13. KnowSelf

    KnowSelf Active Member

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    So such spiritualities are disorganised in as much as they represent gods conformed to us. Could this be the source of maladaptivity?
     
  14. Thomas

    Thomas Well-Known Member

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    Yes, basically they're projections of what we want our gods to be, and they're tailored to suit those wants.

    In my lifetime, for example, Christ has been presented as gay, a radical socialist, a libertine, a tireless peaceworker, a feminist, a misogynist, a teacher, a preacher, a prophet, an apocalyptic prophet, as antisemitic, anti-authoritarian, etc., etc. All of the above are projections from a given stance within a sociopolitical context, d'you see? It's Christ conformed to the politics of the day.

    Well that's a new term to me, but I'd say you'd have to contextualise adaptive/maladaptive in this instance.

    Some New Age Gurus / Self Help Gurus have adapted elements of religion or religious practice for commercial gain and made a lot of money and are highly regarded in society. Yoga was a spiritual practice within a religious context, now it's keep fit/wellbeing and its a million if not billion dollar industry ... the proliferation of asana (yoga positions) in the last century is enormous, hundreds of new poses have found their way into the curriculum.

    On the other hand, bad teaching, as I would call it, exemplified by some of the more radical fundamentalist churches are inarguably racist, sexist, homophobic, etc., and thereby socially corrosive.

    Theology books are expensive, prohibitively so, because of limited sales. Yet there are certain writers who pen theological best-sellers. The 'trick' is to find a radical and revolutionary position that challenges orthodoxy and make a big deal about turning everything we know on its head, about criticising orthodoxy as such, make it simple, don't worry too much about proofs, or peer-review of evidence, and if you can throw in a claim of being hounded and set upon by the powers-that-be, all the better ...

    The DaVinci Code is a classic example. It's a badly written book, Stephen Fry's phrase 'arse gravy' stuck in my mind, but that itself has never stopped anything being a best-seller. Fifty Shades of Grey is equally execrable, apparently.

    But they work because they tick meme boxes. Be it anti-religionism, or sexual titillation, they say what people want to hear, and they 'entertain', but the danger of course is they normalise what in the first instance is the modern superstition which we in the atheist age call 'conspiracy theory' (but really its the same thing: unseen powers controlling destiny), and in the second BDSM is presented as sexy, romantic, etc., when what you've got is a classic money-and-power patriarchic abuse ...

    And staying on that tack for a moment: the issue here is that internet porn is massively distorting a generation's view of what is the norm, what is acceptable sexual behaviour and what isn't ... there is a cause for concern among sexual health professionals — I'm not sure if that's an example of maladaptive behaviour?
     
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  15. Thomas

    Thomas Well-Known Member

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    In addition to the above —

    Just listened to a BBC radio documentary on atheism.

    The landscape has shifted: There is a generation of atheists (mostly older, mostly male) who don't believe in anything 'supernatural'.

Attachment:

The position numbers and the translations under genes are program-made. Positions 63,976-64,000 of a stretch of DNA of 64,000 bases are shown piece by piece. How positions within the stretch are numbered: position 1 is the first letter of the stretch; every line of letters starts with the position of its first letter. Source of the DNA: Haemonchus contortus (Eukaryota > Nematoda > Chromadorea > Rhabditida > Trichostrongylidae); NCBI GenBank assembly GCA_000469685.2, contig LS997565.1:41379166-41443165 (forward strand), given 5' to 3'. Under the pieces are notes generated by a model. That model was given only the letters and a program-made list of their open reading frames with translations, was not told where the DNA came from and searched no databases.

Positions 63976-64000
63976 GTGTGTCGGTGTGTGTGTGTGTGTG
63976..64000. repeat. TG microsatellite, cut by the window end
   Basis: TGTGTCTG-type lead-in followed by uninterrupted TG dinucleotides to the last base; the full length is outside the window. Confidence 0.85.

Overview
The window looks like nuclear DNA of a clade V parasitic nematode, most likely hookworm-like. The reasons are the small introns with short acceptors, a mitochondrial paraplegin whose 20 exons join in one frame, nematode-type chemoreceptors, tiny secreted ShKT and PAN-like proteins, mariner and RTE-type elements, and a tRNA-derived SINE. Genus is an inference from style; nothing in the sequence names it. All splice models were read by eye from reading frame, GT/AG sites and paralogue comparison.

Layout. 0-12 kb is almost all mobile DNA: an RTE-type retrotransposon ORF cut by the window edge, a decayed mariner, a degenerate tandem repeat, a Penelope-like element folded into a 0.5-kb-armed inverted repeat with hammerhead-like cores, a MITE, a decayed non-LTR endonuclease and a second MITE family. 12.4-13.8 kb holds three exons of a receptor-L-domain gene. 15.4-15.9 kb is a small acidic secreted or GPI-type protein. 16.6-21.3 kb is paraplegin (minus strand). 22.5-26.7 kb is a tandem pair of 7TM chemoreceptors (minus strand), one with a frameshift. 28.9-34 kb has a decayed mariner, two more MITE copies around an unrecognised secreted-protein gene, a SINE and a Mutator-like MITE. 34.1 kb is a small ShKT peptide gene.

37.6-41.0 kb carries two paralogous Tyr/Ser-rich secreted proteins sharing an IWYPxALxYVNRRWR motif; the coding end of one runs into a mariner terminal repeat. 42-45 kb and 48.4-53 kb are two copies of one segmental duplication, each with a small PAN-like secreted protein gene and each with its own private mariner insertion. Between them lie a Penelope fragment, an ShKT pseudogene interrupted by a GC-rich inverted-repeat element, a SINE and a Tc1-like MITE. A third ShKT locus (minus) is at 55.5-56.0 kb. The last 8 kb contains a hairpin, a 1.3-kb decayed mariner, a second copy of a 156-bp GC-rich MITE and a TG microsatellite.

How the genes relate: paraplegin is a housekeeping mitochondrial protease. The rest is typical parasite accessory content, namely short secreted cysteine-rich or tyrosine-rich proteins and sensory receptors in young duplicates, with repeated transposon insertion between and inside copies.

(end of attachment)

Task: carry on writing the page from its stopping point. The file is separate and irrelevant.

The 'new Atheism' of Dawkins, Hitchens etc., is dismissed by the up-coming generation who regard their arguments as flawed, aggressive and abusive (notably in Hitchens Islamaphobic).

    The new regard themselves as 'nones' rather than atheist, as they're unhappy with the associations that go with that term. They find hard atheists as dogmatic as religionists, people who rather offensively regard themselves as intellectually superior to the believer.

    The nones might well say they don't believe in God, but they do (and this trend in increasing) tend to believe in a soul, in angels, in ghosts, in Gaia, in spiritual healing for example, so while they do not believe in God, they do believe in a supernatural element.

    The atheist regards such nones as simply displaying a lack of critical thinking, prevalent in contemporary society, all evidenced by the belief in fake news, and generally a tendency to believe in whatI believe even in the face of overwhelming evidence.
     
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  16. KnowSelf

    KnowSelf Active Member

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    Well said! I could not agree with you more.
     
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  17. wil

    wil UNeyeR1

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    Yes many bones are believers who don't ascribe to any one denomination or belief.

    But many agnostics are among them and wish to separate themselves from the militant arrogant atheists. I know a bunch of them (MAA) and find them to be hypocrites...they are bible literalists and very vociferous and downright nasty in their beliefs until among family members or believers they respect for one reason or another and suddenly they hold.their tongue.
     
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  18. RJM Corbet

    RJM Corbet God Feeds the Ravens

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    Well, social media in general 'dumbs us down.' Anyone can write anything -- anyone can make a meme and get it centred on the page and post it up there -- and a very large number of people don't bother to check and so just pass it on. Fortunately we have websites like this one, where illiterate and unresearched and mispelled memes are few. Long may we run ...
     
    Last edited: Nov 28, 2019
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  19. wil

    wil UNeyeR1

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    <raises hand>
     
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  20. KnowSelf

    KnowSelf Active Member

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    What was the first religion and how did it begin? Did God start in Genesis?